SmartThings and Revolv are two of the main systems currently available on the market, and offer increasing control over your home functions, but while they are relatively cheap a full system still represents a major investment and integration requirement, so it is worth making the right choice for your own circumstances.
Here, we aim to compare these two main systems to help you decide which is the best for your own needs.
For a start, both systems are owned by major players in the marketplace – Samsung owns Smart Things while Google recently bought up Revolv via Nest – so they have plenty of investment and growth potential behind them.
Both systems rely on your relative proximity to get things going, but that can be adjusted as you please, within reason.
The SmartThings system is currently available for use on both Android and iOS platforms, with the Windows platform to follow, while Revolv is restricted to iOS at the moment though the company plans to evolve it onto other platforms once they have got it right on the Apple base.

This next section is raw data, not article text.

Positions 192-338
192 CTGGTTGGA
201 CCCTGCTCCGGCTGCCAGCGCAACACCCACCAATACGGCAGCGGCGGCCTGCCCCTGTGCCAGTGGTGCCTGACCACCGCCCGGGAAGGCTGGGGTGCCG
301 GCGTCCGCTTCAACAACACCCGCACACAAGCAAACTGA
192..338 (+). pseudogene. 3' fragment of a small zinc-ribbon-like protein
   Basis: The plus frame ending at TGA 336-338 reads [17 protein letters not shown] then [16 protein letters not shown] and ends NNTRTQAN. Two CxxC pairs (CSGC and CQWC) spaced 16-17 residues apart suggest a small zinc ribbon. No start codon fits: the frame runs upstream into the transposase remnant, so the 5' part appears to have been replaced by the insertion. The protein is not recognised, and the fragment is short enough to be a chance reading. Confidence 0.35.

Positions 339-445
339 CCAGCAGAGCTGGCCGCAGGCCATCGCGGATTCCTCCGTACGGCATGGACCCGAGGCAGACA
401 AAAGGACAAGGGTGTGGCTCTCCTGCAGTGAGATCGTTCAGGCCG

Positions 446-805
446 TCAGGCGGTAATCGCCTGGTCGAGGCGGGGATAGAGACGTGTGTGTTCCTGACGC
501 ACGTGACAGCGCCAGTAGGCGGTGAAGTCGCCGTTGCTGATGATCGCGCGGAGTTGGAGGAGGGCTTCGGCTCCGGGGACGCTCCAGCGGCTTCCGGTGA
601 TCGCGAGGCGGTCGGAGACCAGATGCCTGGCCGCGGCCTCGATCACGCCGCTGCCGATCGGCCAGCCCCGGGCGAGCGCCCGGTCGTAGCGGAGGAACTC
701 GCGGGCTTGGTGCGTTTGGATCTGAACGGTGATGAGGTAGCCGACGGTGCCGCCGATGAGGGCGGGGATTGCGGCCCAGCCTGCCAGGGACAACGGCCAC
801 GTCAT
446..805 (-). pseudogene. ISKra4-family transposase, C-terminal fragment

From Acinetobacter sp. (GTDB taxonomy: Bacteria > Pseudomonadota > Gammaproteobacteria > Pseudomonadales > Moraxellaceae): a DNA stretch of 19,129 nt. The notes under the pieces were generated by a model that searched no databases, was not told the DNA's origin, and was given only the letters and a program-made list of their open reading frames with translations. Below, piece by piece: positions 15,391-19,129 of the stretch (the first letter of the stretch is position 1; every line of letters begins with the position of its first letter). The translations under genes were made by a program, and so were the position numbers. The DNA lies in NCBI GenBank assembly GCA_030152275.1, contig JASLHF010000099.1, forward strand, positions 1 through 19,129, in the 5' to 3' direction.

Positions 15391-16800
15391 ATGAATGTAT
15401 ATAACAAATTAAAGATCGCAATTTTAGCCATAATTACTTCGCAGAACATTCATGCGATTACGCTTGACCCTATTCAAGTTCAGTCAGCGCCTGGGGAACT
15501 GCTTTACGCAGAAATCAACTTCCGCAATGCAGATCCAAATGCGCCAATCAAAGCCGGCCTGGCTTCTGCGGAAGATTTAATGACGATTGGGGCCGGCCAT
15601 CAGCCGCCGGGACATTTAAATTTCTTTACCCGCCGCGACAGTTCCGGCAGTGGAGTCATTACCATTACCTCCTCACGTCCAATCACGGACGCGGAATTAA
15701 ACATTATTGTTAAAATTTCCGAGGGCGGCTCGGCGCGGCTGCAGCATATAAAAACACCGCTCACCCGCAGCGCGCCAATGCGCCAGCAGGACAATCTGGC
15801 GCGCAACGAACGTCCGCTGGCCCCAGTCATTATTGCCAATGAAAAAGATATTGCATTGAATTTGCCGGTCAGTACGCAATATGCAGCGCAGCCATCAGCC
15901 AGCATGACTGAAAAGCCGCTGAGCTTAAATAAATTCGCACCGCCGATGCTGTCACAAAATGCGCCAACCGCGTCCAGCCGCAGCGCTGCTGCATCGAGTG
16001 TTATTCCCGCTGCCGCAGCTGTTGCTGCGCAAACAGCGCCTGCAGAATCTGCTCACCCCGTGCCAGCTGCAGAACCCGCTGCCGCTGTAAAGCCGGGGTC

Suffice to say, Revolv has been shown to work flawlessly with the systems it does operate and that can only mean good news for the future.
So how do they stack up? Which one should you be investing, if either?
Both systems are essentially a box full of radio signals that operate various connected functions within your home. Both are hubs which can be used to connect many different applications though they have slightly different philosophy’s regarding how they operate.
SmartThings connects using ZigBee, Z-wave, and IFTTT integration, whereas Revolv is a system that’s focused more on branded products – most of which are not ZigBee or Z-wave – like Nest and Sonos, and will likely continue to do so.
That might make Revolv a more flexible option in the long run, but it currently makes SmartThings an easier option because systems are designed to connect with it.
SmartThings as a company started as a Kickstarter campaign in 2012, with the intention of controlling a home’s features via iOS and Android apps. The campaign was a success, gaining the fledgling company $1.2 million in a short time and allowing it to start up as a going concern.
Products that could connect via the mobile app were initially sold only on the company website but since it has grown products are listed on Amazon and other commercial outlets. These products can be accessed through the app and via a home’s network router, making it an easy to use system.